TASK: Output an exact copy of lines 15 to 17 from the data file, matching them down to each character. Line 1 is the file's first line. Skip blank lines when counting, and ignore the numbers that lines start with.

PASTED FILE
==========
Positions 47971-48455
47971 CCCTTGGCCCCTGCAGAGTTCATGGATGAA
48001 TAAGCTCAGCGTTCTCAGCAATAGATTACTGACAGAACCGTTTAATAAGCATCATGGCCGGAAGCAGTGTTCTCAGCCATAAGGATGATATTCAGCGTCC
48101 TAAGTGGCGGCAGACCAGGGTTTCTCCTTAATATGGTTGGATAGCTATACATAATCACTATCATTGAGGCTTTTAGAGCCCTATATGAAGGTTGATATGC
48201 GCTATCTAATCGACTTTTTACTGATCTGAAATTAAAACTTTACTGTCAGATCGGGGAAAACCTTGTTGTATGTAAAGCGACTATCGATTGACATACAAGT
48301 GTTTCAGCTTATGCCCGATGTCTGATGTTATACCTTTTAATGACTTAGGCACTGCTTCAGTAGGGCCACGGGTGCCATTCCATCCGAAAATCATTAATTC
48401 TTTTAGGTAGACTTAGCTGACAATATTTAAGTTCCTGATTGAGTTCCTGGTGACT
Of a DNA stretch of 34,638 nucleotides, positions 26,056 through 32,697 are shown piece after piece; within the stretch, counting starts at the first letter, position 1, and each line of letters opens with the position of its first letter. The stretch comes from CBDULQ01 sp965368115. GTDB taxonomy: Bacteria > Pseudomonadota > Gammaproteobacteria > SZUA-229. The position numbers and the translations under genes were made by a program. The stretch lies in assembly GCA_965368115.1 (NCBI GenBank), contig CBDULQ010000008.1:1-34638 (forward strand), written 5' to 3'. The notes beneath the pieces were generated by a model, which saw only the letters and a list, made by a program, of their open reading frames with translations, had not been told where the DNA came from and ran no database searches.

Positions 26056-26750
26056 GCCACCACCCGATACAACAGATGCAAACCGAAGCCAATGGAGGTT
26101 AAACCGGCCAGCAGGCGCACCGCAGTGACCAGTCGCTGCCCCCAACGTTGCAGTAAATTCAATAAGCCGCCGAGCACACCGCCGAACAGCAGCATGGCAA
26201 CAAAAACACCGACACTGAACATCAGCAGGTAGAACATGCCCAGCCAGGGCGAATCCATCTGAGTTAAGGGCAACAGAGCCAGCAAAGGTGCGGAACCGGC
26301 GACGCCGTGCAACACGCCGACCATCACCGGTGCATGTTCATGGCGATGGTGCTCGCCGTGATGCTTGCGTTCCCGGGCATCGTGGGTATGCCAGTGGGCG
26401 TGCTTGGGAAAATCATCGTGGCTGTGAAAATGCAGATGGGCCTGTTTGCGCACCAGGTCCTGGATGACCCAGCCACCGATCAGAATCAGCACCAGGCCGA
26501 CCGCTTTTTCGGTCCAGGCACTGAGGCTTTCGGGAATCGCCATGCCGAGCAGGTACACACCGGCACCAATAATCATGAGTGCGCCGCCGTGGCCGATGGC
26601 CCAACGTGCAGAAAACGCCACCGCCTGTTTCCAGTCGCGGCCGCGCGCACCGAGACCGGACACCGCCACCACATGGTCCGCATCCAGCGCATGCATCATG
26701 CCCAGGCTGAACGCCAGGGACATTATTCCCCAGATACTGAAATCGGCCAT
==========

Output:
26501 CCGCTTTTTCGGTCCAGGCACTGAGGCTTTCGGGAATCGCCATGCCGAGCAGGTACACACCGGCACCAATAATCATGAGTGCGCCGCCGTGGCCGATGGC
26601 CCAACGTGCAGAAAACGCCACCGCCTGTTTCCAGTCGCGGCCGCGCGCACCGAGACCGGACACCGCCACCACATGGTCCGCATCCAGCGCATGCATCATG
26701 CCCAGGCTGAACGCCAGGGACATTATTCCCCAGATACTGAAATCGGCCAT